At this time it comes to me that I have never cut out a bird’s tongue myself, and that it is time to learn.
On my way home from the bank in chilly dusk I pass the bakery. The fair-haired young woman rushes after me, catching at my sleeve.
“William,” she says. “William. Why are you so cold to me? You will not even say my name. And now I am with—now I must—”
She bows her head, cold or shame pinking her white cheeks.
I have forgotten her name, if I ever knew it. “You are overwrought, miss,” I say. “Surely there is someone better to turn to than a near-stranger.” I tug my sleeve away, not roughly, but her eyes flood as if I had slapped her.
I watch her disappear indoors, hear the click of the latch. I walk on.
On my next day off I find two more boxes joining my own newest addition on the shelf above the carboys. One is so fresh the wax is still warm to my hand.
When I mount the stairs to ask Uncle Sholert about it, I find him gone; he has stoked the stove for me, though, a kindness he usually omits. I sit beside it to drink my tea.
Over and under the quiet fire, I hear the newsboys again, and the city groaning with the heavy trains at the stations and the heavy ships in port.
I have birds to catch. But I cannot summon the stillness I need. They flinch from my restless hands.
Impatient, I snatch at the nearest, and catch it too tight. Frail bones snap under my grip.
I wring its neck for mercy, cut its tongue for need, and toss its body out with the kitchen scraps.
Uncle Sholert returns at dusk, with a fresh loaf from the bakery and a look of triumph such as he usually wears when he has found an ancient book for his collection.
“Pour us a little glass,” he says, setting the loaf on the board. “Lily O’Reilly has agreed to marry me.”
“My felicitations,” I say. “I hope you will introduce me to Miss O’Reilly.”
“You may have seen her now and then at the bakery,” he says, wiping dust from a pair of long-stemmed glasses with bells no bigger than a child’s cupped palm.
I call to mind a blur of light hair and a troubled countenance.
“You will remain in the household, of course,” Uncle Sholert says. “I am sure we will all three do famously together.”
He looks very sharp, triumphant. I keep my own triumph from my face: what sense is there in protecting your secrets if you cannot refrain from using them to gloat? I thank him as warmly as I can manage, and drink my two mouthfuls of wine, and eat my two slices of fresh crisp-crusted bread, all the while thinking of the newest box upon the shelf belowstairs.
The day I come home for the last time is also the first snowfall. I watch the flakes crowd thick in the circles of lamplight: I am very late.
Uncle Sholert sits studying, but he rises when I open the door.
I set down my new canvas bag. I watch his eyes catch on the place where it is stamped with the coat of arms.
“What are you about?” he says.
I push past him, down the cellar stairs, my new boots loud on the treads. I find my own box on the coldroom shelf.
I carry it upstairs and stand before Uncle Sholert. I use my fingers to break the wax seal and lift the lid.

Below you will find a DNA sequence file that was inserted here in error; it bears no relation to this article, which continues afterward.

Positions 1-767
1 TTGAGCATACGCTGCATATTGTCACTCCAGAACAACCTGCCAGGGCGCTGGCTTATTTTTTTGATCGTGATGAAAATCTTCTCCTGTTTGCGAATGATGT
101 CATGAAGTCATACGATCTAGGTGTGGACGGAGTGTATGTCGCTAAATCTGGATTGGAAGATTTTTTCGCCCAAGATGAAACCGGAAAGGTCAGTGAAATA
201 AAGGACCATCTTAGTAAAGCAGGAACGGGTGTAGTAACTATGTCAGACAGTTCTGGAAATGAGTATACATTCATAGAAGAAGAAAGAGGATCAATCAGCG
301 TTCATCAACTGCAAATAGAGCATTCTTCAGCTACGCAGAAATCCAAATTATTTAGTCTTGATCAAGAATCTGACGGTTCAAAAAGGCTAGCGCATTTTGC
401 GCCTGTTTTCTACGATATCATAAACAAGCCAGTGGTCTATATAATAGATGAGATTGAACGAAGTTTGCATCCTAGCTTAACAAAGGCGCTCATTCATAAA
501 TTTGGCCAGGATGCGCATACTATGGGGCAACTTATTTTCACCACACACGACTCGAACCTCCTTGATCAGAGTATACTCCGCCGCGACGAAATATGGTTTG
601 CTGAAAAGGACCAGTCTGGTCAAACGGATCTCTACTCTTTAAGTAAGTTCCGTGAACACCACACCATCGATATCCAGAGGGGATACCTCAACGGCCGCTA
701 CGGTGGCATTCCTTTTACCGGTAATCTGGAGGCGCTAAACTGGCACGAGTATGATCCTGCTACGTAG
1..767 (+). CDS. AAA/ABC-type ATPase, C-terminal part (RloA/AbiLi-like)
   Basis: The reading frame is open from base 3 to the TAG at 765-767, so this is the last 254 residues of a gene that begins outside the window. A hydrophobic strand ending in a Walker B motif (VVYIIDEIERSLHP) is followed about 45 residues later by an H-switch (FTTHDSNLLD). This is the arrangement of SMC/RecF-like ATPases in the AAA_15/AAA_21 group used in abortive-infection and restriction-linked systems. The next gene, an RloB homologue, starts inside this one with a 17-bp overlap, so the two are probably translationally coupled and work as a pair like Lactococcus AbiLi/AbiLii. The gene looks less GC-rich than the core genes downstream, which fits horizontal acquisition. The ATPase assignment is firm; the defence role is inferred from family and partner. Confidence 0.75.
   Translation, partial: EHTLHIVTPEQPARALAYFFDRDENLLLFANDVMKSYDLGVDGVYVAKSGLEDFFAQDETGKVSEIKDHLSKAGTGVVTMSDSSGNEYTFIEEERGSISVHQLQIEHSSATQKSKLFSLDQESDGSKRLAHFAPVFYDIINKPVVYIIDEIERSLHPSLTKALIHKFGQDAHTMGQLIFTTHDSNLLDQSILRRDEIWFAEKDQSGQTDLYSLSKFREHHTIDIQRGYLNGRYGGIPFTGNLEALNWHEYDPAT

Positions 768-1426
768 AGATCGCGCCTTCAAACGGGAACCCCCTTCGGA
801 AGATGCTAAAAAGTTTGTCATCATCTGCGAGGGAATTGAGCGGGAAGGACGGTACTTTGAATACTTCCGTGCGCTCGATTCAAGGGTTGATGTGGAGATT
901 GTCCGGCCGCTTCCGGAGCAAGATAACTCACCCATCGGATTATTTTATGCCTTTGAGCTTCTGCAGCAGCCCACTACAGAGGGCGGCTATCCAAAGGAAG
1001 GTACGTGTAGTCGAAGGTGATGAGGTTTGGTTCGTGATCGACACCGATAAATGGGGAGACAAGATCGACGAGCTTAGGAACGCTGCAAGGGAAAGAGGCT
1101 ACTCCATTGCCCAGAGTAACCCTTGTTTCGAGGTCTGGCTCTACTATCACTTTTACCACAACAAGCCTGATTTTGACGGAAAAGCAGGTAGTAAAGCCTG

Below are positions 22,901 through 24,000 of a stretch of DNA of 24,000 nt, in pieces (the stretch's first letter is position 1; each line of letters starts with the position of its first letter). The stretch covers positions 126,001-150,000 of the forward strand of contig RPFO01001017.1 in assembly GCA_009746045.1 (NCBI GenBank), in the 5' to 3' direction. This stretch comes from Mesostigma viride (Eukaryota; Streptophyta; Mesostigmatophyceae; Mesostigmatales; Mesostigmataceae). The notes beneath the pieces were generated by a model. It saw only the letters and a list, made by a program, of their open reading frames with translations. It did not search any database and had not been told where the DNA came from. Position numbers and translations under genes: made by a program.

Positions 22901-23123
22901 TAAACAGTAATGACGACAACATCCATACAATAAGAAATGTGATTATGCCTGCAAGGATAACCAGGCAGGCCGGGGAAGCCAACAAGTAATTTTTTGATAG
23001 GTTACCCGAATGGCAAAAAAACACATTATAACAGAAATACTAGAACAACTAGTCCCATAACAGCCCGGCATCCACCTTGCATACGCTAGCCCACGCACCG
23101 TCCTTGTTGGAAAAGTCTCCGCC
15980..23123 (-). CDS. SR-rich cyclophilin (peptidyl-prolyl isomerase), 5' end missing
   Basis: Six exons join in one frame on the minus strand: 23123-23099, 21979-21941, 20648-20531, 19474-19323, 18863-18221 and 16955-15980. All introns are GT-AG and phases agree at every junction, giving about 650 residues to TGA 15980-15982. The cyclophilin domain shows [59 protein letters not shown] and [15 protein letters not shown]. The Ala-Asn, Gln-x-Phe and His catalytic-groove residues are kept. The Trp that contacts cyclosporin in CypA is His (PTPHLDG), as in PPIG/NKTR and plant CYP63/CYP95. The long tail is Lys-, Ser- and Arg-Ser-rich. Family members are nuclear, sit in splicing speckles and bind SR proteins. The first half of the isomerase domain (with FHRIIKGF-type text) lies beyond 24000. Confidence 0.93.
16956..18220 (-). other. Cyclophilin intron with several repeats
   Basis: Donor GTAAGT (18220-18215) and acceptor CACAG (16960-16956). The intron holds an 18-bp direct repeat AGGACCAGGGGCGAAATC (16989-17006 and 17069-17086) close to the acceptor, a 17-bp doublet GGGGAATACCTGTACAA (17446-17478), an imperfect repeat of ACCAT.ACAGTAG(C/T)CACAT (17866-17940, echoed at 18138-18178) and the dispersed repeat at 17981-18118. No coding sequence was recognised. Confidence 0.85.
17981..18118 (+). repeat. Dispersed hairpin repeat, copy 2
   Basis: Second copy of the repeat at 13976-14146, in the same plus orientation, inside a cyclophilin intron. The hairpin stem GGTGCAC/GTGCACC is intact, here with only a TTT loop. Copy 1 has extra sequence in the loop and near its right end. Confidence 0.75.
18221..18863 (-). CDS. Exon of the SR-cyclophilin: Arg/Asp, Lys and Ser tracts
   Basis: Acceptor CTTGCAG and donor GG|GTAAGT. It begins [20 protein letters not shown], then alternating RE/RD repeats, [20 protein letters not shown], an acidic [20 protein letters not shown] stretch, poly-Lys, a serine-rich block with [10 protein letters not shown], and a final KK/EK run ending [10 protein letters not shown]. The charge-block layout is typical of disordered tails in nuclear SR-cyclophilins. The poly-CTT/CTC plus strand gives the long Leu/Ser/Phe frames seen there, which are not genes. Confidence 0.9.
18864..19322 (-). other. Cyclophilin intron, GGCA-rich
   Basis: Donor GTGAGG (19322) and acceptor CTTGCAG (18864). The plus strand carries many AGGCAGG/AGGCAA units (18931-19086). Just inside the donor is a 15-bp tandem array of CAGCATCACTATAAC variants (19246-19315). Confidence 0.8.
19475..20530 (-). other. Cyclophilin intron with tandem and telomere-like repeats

The dry tongues within begin to whisper. Their speech is not human speech. It is more true than that.
It tells Uncle Sholert what I have hidden from him this last month and more: that I am bound to the railway station and then up the river and over the sea.
“You are going for a soldier?” Uncle Sholert says. “I guessed it from your kit: but why you would do such a thing I can’t imagine.”
“There is a war,” I say. “You don’t follow such things, I know. But I do, and the government has asked for men.”
“For men,” Uncle Sholert says. “Working-men, they mean. Brutes like the butcher’s boy. If someone must stand before a cannon, let it be someone else. Not you, nephew. I have taught you...”
But he halts his speech as the tongues in the box continue theirs, rising from whisper to clamour. They sound almost as full and round as if they still ran with blood, and they tell him how much I want to go.
“Is this about Lily O’Reilly?” he says.
“The girl you are going to marry?” I say.
“She is with child,” he says.
“What is that to me?” I say. “Isn’t it yours?”
Something crosses his face then, terrible and bitter. “Of course it is mine,” he says. He closes his mouth trap-tight, and lays his palms flat on the table. “And so are you. You may not go.”
The voices of the severed tongues crescendo, and cease.
In the sudden quiet I hear, as I have heard for weeks now, the tread of feet on faraway ground, the thrum of engines, the bugles and shouts.
I shake my head. “You can forbid me. You can even make me obey. You can make anyone bow to your will, I think, for a time,” I say. “For a time.”
Uncle Sholert hesitates.
I pick up my new kit bag, and turn from him.
I leave on the table the opened box, with the tongues inside silent now, and dry.
On my way to the station I pass by the bakery, and knock at the door.
The baker himself answers, a florid man in a stretched-tight waistcoat.
“I have a message for Miss O’Reilly,” I tell him.
His face darkens further. “What business do you have with my daughter?”
“I wanted to tell her not to marry my uncle.”
“That’s rich, coming from you,” he says, and spits at my feet. “You haven’t showed your face here in months. And now she’s gone and done a foolish thing, and she must marry someone.”
“She won’t be happy with my uncle,” I say. “He only wants an heir. He only wants to rule the house.”
“At least he has a house,” the baker says coldly. “Now, off with you; I won’t have you trifling with my daughter’s chance at a decent match. What kind of nephew tries to scuttle his old uncle’s chance at happiness, anyway? You ought to be ashamed.”
And he shuts the door in my face.
I hesitate a moment. It seems cruel to leave any lady to that silent house, although she’s a stranger and her father seems a lout.
But she must like Uncle Sholert well enough, however odd it seems. She is carrying his child, after all.
I walk on, then, kit bag over my shoulder; Miss O’Reilly, whatever I had of her, already fading from my memory, and the sounds of war beating louder.